Researcher’s at the University of Cape Town discovered a new link between human beings and dinosaurs. That unlikely connection stems from the disease osteomyelitis. Keep reading to learn more about this prehistoric oddity, or follow the original story here.
The therapsid species thrived over 200-million years ago. This perhaps explains why most people never learned about it in biology class. In simplest terms, the therapsid is a mammal-like reptile. Scientists suspect that the therapsid is the common ancestor, or prototype for later mammals.
While studying the femur of a therapsid specimen, researchers at the University of Cape Town noticed something peculiar. The tissue of the bone didn’t adhere to normal growth patterns. As a result, researchers suspected that it could be caused by disease, and eventually determined the cause to be osteomyelitis.
Osteomyelitis results from bacterial infection. It deteriorates the bone. The disease exists in both modern mammals and reptiles. Evidence of osteomyelitis even exists in distant ancestors of mammals and reptiles that existed before dinosaurs. To learn more about it, click here.
The first recorded case of osteomyelitis occurred around 280 million years ago. The disease was first observed in the spine of the dorsal sailed pelycosaur. Pelycosaurs are also part of the group described as mammal-like reptiles and is suspected to have led to modern mammals.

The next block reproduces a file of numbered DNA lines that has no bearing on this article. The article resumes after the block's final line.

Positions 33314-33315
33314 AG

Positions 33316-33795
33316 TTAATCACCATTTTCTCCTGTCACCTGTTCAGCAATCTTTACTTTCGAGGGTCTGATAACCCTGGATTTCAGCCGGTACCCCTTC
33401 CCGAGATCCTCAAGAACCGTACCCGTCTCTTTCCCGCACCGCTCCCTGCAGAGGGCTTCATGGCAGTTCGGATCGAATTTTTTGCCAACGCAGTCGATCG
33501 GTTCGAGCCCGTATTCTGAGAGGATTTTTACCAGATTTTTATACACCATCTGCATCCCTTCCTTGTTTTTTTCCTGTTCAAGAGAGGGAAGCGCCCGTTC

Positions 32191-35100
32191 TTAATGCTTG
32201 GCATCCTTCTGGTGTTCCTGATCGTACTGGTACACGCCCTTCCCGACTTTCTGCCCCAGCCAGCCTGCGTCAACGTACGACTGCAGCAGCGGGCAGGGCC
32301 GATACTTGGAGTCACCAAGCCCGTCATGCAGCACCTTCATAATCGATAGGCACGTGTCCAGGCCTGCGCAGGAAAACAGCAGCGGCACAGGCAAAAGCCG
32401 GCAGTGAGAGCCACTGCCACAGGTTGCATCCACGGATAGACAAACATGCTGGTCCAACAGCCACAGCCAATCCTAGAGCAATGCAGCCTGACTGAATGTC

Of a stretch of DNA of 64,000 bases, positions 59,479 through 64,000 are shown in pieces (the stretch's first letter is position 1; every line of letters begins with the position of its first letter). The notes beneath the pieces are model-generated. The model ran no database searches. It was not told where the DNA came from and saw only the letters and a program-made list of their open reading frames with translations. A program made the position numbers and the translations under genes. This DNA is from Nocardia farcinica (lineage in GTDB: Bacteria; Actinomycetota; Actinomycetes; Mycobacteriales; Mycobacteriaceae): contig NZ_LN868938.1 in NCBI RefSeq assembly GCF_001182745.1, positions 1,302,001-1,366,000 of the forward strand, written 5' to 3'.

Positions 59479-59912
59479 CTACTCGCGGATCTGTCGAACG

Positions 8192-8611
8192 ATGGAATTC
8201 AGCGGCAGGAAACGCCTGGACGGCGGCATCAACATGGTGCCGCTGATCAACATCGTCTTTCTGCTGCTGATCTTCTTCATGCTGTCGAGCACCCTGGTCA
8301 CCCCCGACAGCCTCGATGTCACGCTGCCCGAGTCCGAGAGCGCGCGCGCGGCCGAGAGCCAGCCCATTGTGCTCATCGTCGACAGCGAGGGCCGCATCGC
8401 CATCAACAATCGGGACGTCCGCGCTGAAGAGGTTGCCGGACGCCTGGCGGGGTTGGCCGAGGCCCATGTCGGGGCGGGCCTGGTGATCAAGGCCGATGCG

Therapsids existed in between the mammal species we are familr with today and pelycosaurs. Scientists assumed therapsids would also suffer from osteomyelitis. Until the recent University of Cape Town (UCT) discovery, however, no proof existed.
Christen Shelton helped author the University’s paper on the subject. Shelton was also the one who first noticed the abnormal bone growth pattern. Shelton brought the abnormality to Anusuya Chinsamy, a paleobiologist at UCT. Professor Chinsamy agreed that it was unusual and suspected pathology.
When Bruce Rothschild, MD, of the West Virginia University School of Medicine joined the team he brought an expertise on dinosaur bone pathology. Rothschild uncovered the cause of the abnormality as bacterial infection. The creature’s response to infection created the unusual growth pattern.
Shelton added that the therapsid femur showed two puncture marks. These marks were likely from teeth, the results of a predator. The bite could later have become infected and caused the onset of osteomyelitis.
This evidence points scientists further towards the idea that mammals had a somewhat reptilian ancestor. Suspicions existed for a long time that therapsids were susceptible to osteomyelitis. Now there is finally some concrete evidence to point to.